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25/10/2021

Poor safety culture at rowing club contributed to incident which left Limerick girl with life-changing injuries

Miracle teen Amy to  'light up' Limerick for Christmas season

Sharon Mulcahy pictured with her daughter Amy after she returned to her home in Annacotty

COMPLACENCY and a poor safety culture at a rowing club in Limerick city were 'causative factors' in an incident which resulted in a young Limerick girl sustaining life-changing injuries, an investigation has found.

Amy Mulcahy, then aged 12, was trapped under the water near Thomond Weir for several minutes after the boat she was travelling in capsized during a training session on February 23, 2019.

The Marine Casualty Investigation Board (MCIB) has made a number of safety recommendations in a 148-page report into the incident which has just been published.

A draft version of the report was circulated to the relevant parties, including the family of Amy Mulcahy, earlier this year.

The final report outlines the sequence of events which unfolded on the River Shannon shortly before 10am when a group of five young rowers, from Athlunkard Boat Club, were on a training session in an Olympic-style quad rowing boat - 'Louie Murnane'.

While rowing downriver, having turned at an area known locally as ‘the Huts’ the crew experienced difficulty in turning the boat as it approached Thomond Weir.

The crew was instructed by their coach, who was on board a safety boat, to re-align their boat to go through the weir between the supporting spans but the quad made contact with one of the spans and slewed sideways across the weir.

According to the MCIB report, after the quad boat capsized, four of the five crew surfaced but Amy Mulcahy (who is not named in the report) did not as she was trapped under the water.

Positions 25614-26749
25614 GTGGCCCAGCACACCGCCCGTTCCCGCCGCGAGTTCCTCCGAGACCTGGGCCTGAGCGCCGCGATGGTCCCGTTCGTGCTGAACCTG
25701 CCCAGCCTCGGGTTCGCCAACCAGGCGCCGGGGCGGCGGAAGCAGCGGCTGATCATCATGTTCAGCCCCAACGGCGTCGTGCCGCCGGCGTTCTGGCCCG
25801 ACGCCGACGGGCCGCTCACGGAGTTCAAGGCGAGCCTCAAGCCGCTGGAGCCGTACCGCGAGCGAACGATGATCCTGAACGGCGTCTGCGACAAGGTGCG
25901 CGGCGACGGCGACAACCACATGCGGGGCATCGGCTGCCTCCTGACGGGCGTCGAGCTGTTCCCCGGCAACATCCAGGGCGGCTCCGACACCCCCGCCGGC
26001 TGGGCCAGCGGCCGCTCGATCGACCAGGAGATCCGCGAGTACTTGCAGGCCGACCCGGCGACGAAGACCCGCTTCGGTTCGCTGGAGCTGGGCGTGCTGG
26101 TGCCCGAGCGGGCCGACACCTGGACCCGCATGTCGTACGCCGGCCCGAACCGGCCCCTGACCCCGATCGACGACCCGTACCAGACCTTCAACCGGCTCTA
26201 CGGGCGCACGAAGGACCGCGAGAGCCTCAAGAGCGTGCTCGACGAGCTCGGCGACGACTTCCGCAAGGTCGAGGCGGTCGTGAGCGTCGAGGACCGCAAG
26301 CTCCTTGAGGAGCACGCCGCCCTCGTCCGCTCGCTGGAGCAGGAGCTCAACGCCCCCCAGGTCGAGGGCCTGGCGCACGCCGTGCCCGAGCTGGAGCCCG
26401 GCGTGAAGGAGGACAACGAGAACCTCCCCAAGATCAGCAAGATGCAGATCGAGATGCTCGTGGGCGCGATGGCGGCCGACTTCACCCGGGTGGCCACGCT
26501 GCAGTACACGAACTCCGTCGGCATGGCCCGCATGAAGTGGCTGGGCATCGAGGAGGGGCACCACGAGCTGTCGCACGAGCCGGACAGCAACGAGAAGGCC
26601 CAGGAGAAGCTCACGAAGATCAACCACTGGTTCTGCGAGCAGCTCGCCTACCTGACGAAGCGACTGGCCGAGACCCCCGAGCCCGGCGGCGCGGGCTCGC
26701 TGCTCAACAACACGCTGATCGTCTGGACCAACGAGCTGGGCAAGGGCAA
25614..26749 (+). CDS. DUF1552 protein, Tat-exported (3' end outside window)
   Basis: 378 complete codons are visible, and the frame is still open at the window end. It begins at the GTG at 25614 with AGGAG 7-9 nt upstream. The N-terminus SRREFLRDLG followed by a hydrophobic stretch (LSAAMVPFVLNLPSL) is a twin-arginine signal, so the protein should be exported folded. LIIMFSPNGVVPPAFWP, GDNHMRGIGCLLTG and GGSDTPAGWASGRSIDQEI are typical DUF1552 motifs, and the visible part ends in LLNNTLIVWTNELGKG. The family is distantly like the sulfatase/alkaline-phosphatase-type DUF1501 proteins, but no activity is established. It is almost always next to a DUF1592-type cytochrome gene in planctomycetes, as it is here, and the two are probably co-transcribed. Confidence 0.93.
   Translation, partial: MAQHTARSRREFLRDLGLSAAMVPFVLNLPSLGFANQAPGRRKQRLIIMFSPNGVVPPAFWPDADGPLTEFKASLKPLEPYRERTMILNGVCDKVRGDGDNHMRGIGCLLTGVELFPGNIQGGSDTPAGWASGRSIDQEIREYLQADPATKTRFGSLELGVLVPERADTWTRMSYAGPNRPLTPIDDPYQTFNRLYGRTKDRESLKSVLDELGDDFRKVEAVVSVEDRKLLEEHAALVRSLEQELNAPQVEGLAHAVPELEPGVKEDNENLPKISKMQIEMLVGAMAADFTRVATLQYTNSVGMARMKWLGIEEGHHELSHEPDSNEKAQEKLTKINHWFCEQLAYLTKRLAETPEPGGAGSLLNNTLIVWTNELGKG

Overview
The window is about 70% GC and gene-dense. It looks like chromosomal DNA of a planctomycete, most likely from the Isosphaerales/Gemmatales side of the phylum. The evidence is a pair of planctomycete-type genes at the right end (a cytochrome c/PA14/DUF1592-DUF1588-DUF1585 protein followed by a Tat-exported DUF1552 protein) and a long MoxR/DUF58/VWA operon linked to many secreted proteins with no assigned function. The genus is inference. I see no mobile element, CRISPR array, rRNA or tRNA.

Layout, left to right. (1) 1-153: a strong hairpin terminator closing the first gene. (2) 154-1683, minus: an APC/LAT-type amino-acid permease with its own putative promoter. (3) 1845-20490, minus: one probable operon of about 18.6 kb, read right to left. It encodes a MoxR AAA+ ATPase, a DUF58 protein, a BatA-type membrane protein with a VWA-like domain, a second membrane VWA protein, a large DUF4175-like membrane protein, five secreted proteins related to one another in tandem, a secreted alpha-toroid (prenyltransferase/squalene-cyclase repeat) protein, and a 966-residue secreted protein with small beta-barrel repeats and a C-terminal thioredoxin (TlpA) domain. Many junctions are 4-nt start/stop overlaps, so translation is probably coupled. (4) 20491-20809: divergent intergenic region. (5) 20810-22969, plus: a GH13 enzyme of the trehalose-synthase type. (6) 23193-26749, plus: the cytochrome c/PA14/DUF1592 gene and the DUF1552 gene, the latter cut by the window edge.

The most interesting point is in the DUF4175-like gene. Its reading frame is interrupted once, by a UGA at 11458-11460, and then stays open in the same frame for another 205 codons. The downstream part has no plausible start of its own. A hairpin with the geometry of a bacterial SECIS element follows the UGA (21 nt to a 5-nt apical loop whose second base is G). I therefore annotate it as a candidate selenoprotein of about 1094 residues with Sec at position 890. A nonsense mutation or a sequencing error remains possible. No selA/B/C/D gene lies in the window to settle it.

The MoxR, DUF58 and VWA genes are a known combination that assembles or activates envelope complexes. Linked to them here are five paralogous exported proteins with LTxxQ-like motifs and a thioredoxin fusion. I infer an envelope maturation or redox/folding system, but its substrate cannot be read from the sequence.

"Initially the coach thought the rower was snagged by her coat but in fact she was snagged by her hair in one of the quad’s outriggers," states the report.

The alarm was raised by a member of the public who was alerted to the incident and personnel from Limerick Fire and Rescue were on the scene within minutes as they were carrying out a training exercise on board their Fire Swift rescue boat nearby at the time.

They used a knife to cut Amy's hair and after she was freed, she was immediately taken ashore and transferred to hospital by ambulance.

In its report, the MCIB noted that only informal risk assessment had been carried out prior to the training session and that it was largely based on the prevailing weather and tidal conditions.

It concludes the absence of a comprehensive risk assessment prior to the training session was a causative factor in the incident as was the "collective inexperience of the quad’s junior crew".

The report also notes that as the incident was unfolding, another safety boat with two coaches onboard and two other quad boats were not aware of what was happening as they had become separated from the smaller group at the beginning of the training session.

The lack of adequate rescue and safety equipment onboard the safety boat was also highlighted as a causative factor in the inability of the coach (and others) to free Amy when she became trapped.

"The complacency by Athlunkard Boat Club towards the purpose of the Club’s Safety Boat and the safety equipment it was supposed to carry was a causative factor towards the outcome of the quad’s capsize at the weir," states the report.

The detailed report states there were poor communications between the national governing body, Rowing Ireland, and Athlunkard Boat Club on the dissemination of safety advice and it notes that Rowing Ireland believes its mandate is only to encourage and offer advice on safety issues and that it does not have a regulatory role.

The Marine Casualty Investigation Board has issued 16 safety recommendations to Athlunkard Boat Club arising from its investigation along with a further 15 to Rowing Ireland.

A  number of safety recommendations have also been submitted to the Minister for Transport, Eamon Ryan including that an  immediate review be carried out of the Code of Practice for the safe operation of recreational craft.

The MCIB has suggested that standards in relation to personal protective clothing and hair length be reviewed because of the dangers posed by hypothermia and entanglement.

Correspondence from various parties to the MCIB has been published with the final report.

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